Woodshed Wisdom

By Freeman Martin

It’s still hard for this me to remember that I can take a picture with my phone. Can you just imagine the family album we could have had back home on the farm if we could have whipped out the cell phone and taken a picture whenever we wanted to. And speaking of whipping, maybe it’s a good thing that the lessons we were taught at the woodshed aren’t recorded anywhere.

And that’s just the misdeeds that we were caught in red-handed. Or that Mother and Daddy found out about because of some little tattle-tale brother. The names have been omitted on purpose to protect the guilty! Once caught, though, you might as well ‘fess’ up, as Daddy would say, ‘cause he had eye witnesses.

But wait a cotton-pickin’ minute. They are indeed recorded. They just aren’t on film. At least not the kind of film we used to see when Daddy would promise to take us to the picture show in town to see Roy Rogers and Dale Evans and Trigger in 3-D. I always wondered if Trigger could pull a plow like our ol’ plug mule.

But anyway, there are reels and reels of film about growing up at Route 4 stored in this ol’ country boy’s movie library. And it doesn’t take much for something to reach in there, pull out a highlight and pop it into the mental DVD player.    

Such was the case the other day. There on the wall in the restroom at the café (okay, restaurant) was a sign that turned on the projector in the picture show of my mind. Uh-oh, there’s a sideroad. Be back in a shake. After all these years removed from Route 4, I still want somebody to explain to me why they call it a ‘rest-room.’  I promise you, there certainly wasn’t a lot of resting goin’ on in our two-hole facility down behind the woodshed back home on the farm! Daddy could always tell when we ‘really, really, really had to go.’ Or if it was just an excuse to get out of hoeing the garden.

But back to the main road. The sign on the wall in the restroom was printed in letters large enough for the astronauts to see from outer space. And here was it’s message. All employees MUST wash their hands before returning to work! Well, I certainly hope so. Why would they need a sign on the wall to tell ‘em that?

Anyway, as soon as I saw that sign, I started looking for my seat in the Route 4 picture show. I could smell the popcorn. Hope they’ve got a roadrunner cartoon. Beep-Beep, there he goes, down that dirt road toward home. I can still see the picture in my mind.

Mother is standing there at the back door wiping her hands on her apron. She did that a lot. And she didn’t have a sign in the ‘restroom’ telling her to do it, either. But she’s standing there watching us get ready for supper time. And I can still hear her very words. “Boys, WHAT IN THIS WORLD is that mess all over your hands?” Did your folks ever talk in capital letters?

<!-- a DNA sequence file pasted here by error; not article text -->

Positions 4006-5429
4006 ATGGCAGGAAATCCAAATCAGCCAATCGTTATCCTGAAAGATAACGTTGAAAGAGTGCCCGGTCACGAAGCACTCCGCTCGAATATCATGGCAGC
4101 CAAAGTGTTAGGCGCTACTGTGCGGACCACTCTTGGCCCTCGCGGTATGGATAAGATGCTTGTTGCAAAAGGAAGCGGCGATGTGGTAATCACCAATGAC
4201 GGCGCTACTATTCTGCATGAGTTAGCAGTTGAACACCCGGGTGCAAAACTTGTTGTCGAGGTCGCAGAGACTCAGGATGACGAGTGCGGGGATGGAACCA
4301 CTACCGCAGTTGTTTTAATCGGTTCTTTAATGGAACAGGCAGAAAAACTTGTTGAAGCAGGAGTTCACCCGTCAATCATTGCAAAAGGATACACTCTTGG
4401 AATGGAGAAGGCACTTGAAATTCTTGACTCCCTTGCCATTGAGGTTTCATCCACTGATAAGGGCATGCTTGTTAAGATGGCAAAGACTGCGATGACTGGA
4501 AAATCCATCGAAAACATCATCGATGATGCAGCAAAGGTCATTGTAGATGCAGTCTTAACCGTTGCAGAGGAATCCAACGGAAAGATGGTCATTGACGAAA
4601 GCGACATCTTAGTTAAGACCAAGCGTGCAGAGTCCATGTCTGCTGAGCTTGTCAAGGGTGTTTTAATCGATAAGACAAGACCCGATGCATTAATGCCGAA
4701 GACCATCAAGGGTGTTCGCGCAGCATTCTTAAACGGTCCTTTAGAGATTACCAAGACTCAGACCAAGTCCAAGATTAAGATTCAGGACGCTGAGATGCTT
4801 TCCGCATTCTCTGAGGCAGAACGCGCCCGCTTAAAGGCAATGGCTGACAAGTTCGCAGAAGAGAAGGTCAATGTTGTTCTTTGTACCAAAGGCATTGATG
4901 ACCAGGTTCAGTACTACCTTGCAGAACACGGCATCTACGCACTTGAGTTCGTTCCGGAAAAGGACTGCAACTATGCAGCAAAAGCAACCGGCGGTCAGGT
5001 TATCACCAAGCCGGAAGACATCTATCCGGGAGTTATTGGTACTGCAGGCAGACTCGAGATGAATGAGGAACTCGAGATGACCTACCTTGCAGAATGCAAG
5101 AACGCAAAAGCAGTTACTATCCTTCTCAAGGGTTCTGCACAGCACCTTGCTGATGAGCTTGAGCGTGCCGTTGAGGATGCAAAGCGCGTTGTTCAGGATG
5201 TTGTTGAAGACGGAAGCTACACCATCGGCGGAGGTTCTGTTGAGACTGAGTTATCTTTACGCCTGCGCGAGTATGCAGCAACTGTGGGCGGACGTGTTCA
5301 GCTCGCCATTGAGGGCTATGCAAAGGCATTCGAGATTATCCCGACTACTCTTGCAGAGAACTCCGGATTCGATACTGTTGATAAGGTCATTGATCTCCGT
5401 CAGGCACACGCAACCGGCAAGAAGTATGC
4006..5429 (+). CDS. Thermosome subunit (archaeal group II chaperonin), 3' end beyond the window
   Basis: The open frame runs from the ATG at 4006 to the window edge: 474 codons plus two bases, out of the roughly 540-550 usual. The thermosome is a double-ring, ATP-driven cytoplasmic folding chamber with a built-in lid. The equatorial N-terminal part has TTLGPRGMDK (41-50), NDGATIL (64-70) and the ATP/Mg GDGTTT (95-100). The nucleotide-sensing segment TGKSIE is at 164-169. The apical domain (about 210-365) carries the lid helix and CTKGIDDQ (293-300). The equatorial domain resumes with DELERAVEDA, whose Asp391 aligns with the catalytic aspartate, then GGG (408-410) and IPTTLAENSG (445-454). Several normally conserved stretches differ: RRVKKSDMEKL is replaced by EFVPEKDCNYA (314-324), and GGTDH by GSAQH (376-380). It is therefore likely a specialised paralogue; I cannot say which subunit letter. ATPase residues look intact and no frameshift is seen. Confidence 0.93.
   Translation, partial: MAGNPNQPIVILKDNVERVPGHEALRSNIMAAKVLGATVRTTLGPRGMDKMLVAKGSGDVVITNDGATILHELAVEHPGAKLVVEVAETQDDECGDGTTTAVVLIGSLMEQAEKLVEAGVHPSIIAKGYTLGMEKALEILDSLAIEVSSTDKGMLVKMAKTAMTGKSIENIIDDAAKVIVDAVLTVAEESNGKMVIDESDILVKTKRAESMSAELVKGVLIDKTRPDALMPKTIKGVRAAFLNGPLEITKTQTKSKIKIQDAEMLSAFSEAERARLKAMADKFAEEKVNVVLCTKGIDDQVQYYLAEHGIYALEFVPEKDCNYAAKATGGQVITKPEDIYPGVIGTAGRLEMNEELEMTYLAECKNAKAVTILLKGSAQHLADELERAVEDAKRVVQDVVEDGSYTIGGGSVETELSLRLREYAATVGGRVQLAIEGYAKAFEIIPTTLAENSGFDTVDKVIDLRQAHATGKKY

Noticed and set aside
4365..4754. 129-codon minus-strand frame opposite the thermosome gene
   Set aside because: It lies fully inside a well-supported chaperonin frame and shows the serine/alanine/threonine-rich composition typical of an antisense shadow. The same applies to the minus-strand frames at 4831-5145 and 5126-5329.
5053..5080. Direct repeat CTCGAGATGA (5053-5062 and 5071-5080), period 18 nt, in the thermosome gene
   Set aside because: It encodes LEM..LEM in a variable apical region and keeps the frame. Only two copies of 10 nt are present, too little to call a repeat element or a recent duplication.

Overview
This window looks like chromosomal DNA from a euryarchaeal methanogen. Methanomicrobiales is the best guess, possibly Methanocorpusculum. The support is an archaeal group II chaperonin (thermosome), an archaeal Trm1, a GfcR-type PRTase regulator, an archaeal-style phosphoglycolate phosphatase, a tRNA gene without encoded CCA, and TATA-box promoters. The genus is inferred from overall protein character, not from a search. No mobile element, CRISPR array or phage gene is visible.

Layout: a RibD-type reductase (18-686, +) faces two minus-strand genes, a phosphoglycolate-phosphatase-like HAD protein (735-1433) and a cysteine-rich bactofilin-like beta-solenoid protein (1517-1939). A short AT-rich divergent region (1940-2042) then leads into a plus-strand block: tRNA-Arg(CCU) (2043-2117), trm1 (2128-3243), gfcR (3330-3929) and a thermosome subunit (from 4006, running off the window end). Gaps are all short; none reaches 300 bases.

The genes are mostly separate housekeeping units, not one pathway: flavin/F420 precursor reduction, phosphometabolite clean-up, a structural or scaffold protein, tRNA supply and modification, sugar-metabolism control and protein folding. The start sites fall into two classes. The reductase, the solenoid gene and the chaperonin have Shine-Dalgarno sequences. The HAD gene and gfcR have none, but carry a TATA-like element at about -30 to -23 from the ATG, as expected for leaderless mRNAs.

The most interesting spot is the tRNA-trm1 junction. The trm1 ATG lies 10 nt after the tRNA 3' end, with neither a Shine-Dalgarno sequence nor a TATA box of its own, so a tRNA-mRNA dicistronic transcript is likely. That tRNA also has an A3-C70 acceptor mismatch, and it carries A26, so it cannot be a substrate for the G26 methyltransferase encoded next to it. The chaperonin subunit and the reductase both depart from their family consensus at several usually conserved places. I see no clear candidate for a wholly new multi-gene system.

We might have been up to our elbows in axle grease. Or making enough mud pies, with rain water and red dirt, to feed every chicken and cow on the farm! But she never waited for an answer. She just issued this iron-clad declaration. “You’re not coming in my kitchen till I see some clean hands!” Now, you know if you grew up on the farm, there are some messes you could get on your hands that  Octagon soap and Red Devil’s Lye couldn’t get off!

Well, after you had scrubbed so hard till you thought your skin would fall off like a snake’s skin, you just prayed that Mother’s hand inspection would allow you to head for the pone of hot, buttered cornbread already sittin’ there steamin’ hot on the kitchen table.

But that sign on the restroom wall got me to thinking about some of the messes we get on our hands in our world today. Not necessarily stuff that would keep you away from the supper table. But, on the other hand, there might be some ‘mess’ that would keep us away from the feast at God’s table. Maybe some anger, harsh words, grudges, jealousy, hatred, intolerance, greed, or maybe, as Mother used to call it, ‘just plain meaness.’

David brought up the subject of who gets into ‘God’s kitchen’ in Psalm 24:1-4. There’s no question about whose kitchen it is. Just like we knew who was in charge in the farmhouse kitchen, David admitted right up front in verses 1-2, this ‘farm’ and everything on it and everybody who lives here belongs to the Lord. He made it. It’s His. Period. End of the sentence.

Whenever I read those two verses, I automatically start humming “He’s got the whole world in His hands; He’s got everybody here in His hands; He’s got you and me, brother, in His hands; He’s got the tiny little baby in His hands; He’s got the whole world in His hands.” Now, I won’t be able to get that tune out of my head all day long.

But David, who was caught red-handed with a few messes on his hands, got to wondering one day who would be allowed in God’s House. And God gave David the answer to his question in verse 4. He who has clean hands. Bingo! There it is.

As the sign on the restroom wall said, we MUST have clean hands before were allowed in the kitchen, or anywhere else in God’s house.

And while we’re cleaning up our hands, there are some other areas that might need scrubbing, like our heart, our soul, and our mouth. Sorta makes me wonder if God ever looks at ‘this whole world in His hands’ and wonders how we could make such a mess. 

But wait, there’s a Good News reel at the end of this picture show. God has enough Octagon soap and hot water (His Word) to clean up the dirtiest hands in the world! And, like Mother standing at the farmhouse door, God is standing at Heaven’s door saying, “When you get that mess off your hands, you can come on in.”

Here’s your sign!